(ATF) China is a chief offender in global deforestation, one of the leading causes of global warming, according to two reports.
The world’s most populous nation’s hunger for beef and its bank’ backing of companies that fell vital woodland undermine Beijing’s claims to be a global leader in reducing the effects of greenhouse gas emissions.
Chinese imports of Brazilian beef is surging and having a direct effect on the Amazonian rainforest, according to a report by Green Queen. The online publication cited data from consultancy firm Safras & Mercado, which shows Brazil exported 76% more beef to China last year than in 2019. The South American country now provides 43% of China’s beef, it said.
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Rainforest has been cleared to make way for cattle grazing land, a practice Brazil’s right-wing President Jair Bolsonaro denies is happening.
A separate report by Transparency for Sustainable Economies (Trase), a European network that monitors supply chains, found that 70% of China’s Brazilian imports were sourced from the Amazon and Cerrado - a region of tropical grasslands.
The report said the surge in beef consumption coincided with declines in China’s pig herds - the traditional source of meat protein in the country – amid African swine virus outbreaks that claimed 440 million animals in 2018-2019.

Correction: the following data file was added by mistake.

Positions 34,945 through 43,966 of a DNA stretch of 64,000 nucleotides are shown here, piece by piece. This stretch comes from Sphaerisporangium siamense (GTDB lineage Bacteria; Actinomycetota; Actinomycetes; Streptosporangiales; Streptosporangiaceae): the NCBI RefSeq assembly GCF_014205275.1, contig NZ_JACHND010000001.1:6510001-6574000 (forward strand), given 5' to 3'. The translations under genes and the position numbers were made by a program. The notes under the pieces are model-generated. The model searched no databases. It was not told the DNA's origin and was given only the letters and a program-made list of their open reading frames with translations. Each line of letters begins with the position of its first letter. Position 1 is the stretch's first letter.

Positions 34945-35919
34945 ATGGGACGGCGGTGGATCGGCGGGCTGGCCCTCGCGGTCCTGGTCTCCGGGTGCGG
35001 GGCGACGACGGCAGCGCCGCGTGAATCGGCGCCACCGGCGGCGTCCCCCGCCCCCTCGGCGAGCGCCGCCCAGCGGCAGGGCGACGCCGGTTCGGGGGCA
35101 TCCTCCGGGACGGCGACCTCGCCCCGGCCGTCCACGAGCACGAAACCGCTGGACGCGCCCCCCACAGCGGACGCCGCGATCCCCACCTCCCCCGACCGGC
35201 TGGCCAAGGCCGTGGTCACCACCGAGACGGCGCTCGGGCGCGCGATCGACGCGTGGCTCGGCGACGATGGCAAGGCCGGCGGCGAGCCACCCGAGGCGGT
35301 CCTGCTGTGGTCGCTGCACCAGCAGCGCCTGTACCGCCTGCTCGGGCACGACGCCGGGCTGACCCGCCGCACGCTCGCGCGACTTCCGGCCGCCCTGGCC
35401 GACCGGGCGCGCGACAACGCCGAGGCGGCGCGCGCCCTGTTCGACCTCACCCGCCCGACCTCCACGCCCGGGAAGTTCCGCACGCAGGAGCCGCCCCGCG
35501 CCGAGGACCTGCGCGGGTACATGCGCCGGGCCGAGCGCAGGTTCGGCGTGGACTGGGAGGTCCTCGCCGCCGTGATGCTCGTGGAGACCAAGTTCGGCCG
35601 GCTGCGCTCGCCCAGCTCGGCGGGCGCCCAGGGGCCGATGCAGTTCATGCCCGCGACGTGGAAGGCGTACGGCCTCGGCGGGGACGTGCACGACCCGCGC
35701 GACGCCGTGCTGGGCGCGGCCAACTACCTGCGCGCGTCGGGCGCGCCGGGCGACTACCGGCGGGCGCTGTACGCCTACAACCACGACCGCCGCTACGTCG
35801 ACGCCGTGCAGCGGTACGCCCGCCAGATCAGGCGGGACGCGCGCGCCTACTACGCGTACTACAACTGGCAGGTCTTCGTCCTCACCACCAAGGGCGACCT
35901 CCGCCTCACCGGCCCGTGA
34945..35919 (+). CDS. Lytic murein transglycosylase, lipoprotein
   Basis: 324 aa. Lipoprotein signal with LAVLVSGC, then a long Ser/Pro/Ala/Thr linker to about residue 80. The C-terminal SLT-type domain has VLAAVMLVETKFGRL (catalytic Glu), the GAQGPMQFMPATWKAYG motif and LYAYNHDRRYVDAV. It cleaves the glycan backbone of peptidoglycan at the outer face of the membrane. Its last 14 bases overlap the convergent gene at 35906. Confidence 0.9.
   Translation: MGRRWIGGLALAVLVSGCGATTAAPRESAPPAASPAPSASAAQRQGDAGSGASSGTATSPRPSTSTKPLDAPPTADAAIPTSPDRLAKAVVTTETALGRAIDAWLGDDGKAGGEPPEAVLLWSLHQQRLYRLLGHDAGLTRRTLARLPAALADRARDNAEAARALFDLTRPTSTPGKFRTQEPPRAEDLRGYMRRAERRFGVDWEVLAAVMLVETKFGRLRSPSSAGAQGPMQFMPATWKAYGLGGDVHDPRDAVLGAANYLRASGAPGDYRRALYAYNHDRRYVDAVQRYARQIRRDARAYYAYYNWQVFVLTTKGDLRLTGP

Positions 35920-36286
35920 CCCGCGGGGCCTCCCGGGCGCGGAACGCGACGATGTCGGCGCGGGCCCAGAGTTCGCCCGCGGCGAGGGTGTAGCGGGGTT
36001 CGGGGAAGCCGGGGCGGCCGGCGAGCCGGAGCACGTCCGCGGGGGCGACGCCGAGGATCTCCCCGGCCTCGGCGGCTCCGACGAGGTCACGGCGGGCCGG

China has said it will be carbon-neutral by 2060, but critics say that the nation’s overseas activities are not matching those claims.
Brazil is also feeling the impact of Chinese banks’ lending to logging and agricultural companies behind much of the world’s deforestation, according a report by the Financial Times.
ICBC is the largest Chinese lender to companies that enable deforestation, report says. Photo: Reuters
Banks including the government-run Industrial and Commercial Bank of China, were the second-largest financers of such destructive businesses, the report said, citing data from the Forests & Finance pressure group.
“The world’s big economies talk big on climate action yet continue to turn a blind eye to their own banks funding tropical deforestation,” Tom Picken, head of the Forests & Finance campaign, was quoted as saying. His organisation found that the loans fell way below what could be considered green finance and that it would press China adopt stricter oversight.
The FT report said loans offered to pulp and paper, palm oil, soy, rubber and timber producers in Brazil, Africa and Asia totalled $15 billion. ICBC was the largest of these, it added, with $2.2bn of loans, followed by Chemical giant Sinochem being the largest recipient of loans, at $4.6bn.
The Forest & Finance report said these companies contributed about 5% of greenhouse gases through their activities.